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Discussion Starter #1 (Edited)
Twenty years ago I went to a range the day after I bought my rifle to get some shots down range to check out what the rifle could do. Range master told me there was a match shoot in about a week or so, and should think about signing up. The day was going great, rounds hitting paper at 100 yards consistently once I had her zeroed in.

Anyway, I show up at the shoot. Youngest shooter by far and all these guys had awesome set ups for competition shooting. I have basically the standard rifle w/sling and a piece of rug to sit on. No shooting jacket or glove but I did have a set of binoculars to use for sighting purposes.I start warming the rifle up and for some reason I can't find where my rounds are going. Had only time to shoot down range about ten rounds before they had us get ready. I'm thinking, great, I have a rifle and I can't hit the paper in my first match shoot with it.

I asked the guy next to me for any pointers for finding where the rounds are going. He just said: "Yea, I going to help you zero in your stick before a match." Soon he was laughting at me the whole time as I struggled to find the target. Said I had no business shooting at this level and would only be taking up a spot for a real shooter. The targets at a hundred yards were set up in these rebar welded field goal post frames, and were only about two feet apart from the one next to it. The match begins and I fire my first round from prone. No clue where it went. Adjust back to zero and go six clicks up. Fire. No paper hit! Damn. The guy next to me is laughing between shots. Next shot, bam, and I see down range the guys target frame next to mind slowly starts to bend towards mine and falls to the ground face down. He wasn't laughing anymore but was mad as hell. All I said was: "I guess I'm shooting a little left and low." Two shots later I was back on target, mine naturally. We continued on with the shoot but I was disqualified.dance2 I beat the guy with my standard in the sitting position and the ten rounds, but he smoked me standing in the final round. At the end of the match the guy was getting ribbed by his buddies for a disasterous prone round. Losing his frame, target and all. He was blaming me for it but I played stupid.FRG1

I packed up to go and went to the range master and asked him how much I owed for shooting up that frame. He said: "You shot that frame that went down?" "Yes, sir." I replied. "Normally these frames go for $10 to replace. But since you stuck it out and the guy next to you is an (insert expletive here), this one is on the house.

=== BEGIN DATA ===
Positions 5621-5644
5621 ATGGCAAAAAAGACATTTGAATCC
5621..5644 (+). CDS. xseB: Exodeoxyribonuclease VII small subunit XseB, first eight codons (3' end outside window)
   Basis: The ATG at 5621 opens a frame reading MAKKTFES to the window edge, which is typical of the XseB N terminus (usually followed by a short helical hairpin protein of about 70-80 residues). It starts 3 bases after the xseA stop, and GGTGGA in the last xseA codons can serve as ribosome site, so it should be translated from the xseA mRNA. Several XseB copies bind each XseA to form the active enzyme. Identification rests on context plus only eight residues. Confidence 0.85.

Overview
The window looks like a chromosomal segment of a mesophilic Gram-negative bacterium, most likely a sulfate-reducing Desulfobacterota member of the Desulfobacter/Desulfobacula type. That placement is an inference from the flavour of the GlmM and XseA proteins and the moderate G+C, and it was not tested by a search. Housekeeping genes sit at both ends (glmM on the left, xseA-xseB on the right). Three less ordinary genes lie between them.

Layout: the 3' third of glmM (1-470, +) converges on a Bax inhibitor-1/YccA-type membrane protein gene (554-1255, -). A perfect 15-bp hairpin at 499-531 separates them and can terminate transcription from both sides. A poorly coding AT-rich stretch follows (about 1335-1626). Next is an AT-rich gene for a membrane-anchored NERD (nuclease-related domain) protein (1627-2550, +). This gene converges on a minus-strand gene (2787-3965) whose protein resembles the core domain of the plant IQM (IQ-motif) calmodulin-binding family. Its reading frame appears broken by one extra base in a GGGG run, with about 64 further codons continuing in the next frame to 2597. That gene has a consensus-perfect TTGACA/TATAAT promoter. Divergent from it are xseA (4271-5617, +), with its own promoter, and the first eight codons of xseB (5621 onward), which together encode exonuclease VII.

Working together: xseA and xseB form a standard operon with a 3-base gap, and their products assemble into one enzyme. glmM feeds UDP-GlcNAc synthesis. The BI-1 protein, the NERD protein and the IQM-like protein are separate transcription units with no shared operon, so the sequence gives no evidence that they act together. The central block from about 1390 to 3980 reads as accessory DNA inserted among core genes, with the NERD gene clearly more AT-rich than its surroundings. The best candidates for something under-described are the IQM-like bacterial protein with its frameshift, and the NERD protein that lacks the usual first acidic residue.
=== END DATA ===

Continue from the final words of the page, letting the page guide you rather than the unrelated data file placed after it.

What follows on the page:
I continued to shoot there off and on but never ran into that dude again.P_G
 

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"I asked the guy next to me for any pointers for finding where the rounds are going. He just said: "Yea, I going to help you zero in your stick before a match." Soon he was laughting at me the whole time as I struggled to find the target. Said I had no business shooting at this level and would only be taking up a spot for a real shooter. "

Well, this guy is an obvious ass. But why didn't the range master give you a hand getting sighted in?? 99% of the highpower shooters around here would have lent you a scope and mat and glove and jacket and sling. And would have made sure you were on target before starting the match.

I hope you have a different club to shoot at next time, with gentlemen willing to help you out.
 

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Try to borrow a spotting scope for the time being. It's really essential. Meantime save your $$$ to buy your own, a good one.
 

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That is strange people were not more cooperative this being your first match. Folks where I shoot dont have that attitude at all. They bend over backwards helping the new guys, even to the point of lending them coats and gloves and spotting scopes (even their rifles if a new guy's rifle has issues) for their string so they can compete with everyone else. That's too bad. It does nothing to make new shooters feel welcome in the sport and we need that....

You are in Mass...? Where were you shooting...? It wasnt Reading was it...?
 

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Discussion Starter #5 (Edited)
This was almost twenty years ago, when I lived out in Southern California. I was still a young person who already knew everything. Most people I have shot with are more than willing to help out anyone involved in the sport. This guy was just a piece of work.
 
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